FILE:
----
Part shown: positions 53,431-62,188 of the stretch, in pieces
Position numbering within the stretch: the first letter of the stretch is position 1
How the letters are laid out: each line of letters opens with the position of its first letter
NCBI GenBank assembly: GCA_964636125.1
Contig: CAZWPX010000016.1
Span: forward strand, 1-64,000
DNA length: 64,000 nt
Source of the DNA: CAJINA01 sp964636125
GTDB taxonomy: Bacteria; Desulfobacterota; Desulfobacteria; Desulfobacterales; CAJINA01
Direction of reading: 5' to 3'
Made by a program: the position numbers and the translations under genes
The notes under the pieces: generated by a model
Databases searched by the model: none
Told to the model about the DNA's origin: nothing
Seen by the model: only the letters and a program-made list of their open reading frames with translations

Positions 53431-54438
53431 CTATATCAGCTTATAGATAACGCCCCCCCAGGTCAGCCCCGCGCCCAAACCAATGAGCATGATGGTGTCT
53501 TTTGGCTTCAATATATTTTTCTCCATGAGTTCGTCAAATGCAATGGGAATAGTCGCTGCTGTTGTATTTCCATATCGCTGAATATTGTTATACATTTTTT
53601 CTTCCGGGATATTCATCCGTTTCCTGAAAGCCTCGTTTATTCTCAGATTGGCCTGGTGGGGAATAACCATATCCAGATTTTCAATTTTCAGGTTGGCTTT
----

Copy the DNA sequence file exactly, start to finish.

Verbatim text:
Part shown: positions 53,431-62,188 of the stretch, in pieces
Position numbering within the stretch: the first letter of the stretch is position 1
How the letters are laid out: each line of letters opens with the position of its first letter
NCBI GenBank assembly: GCA_964636125.1
Contig: CAZWPX010000016.1
Span: forward strand, 1-64,000
DNA length: 64,000 nt
Source of the DNA: CAJINA01 sp964636125
GTDB taxonomy: Bacteria; Desulfobacterota; Desulfobacteria; Desulfobacterales; CAJINA01
Direction of reading: 5' to 3'
Made by a program: the position numbers and the translations under genes
The notes under the pieces: generated by a model
Databases searched by the model: none
Told to the model about the DNA's origin: nothing
Seen by the model: only the letters and a program-made list of their open reading frames with translations

Positions 53431-54438
53431 CTATATCAGCTTATAGATAACGCCCCCCCAGGTCAGCCCCGCGCCCAAACCAATGAGCATGATGGTGTCT
53501 TTTGGCTTCAATATATTTTTCTCCATGAGTTCGTCAAATGCAATGGGAATAGTCGCTGCTGTTGTATTTCCATATCGCTGAATATTGTTATACATTTTTT
53601 CTTCCGGGATATTCATCCGTTTCCTGAAAGCCTCGTTTATTCTCAGATTGGCCTGGTGGGGAATAACCATATCCAGATTTTCAATTTTCAGGTTGGCTTT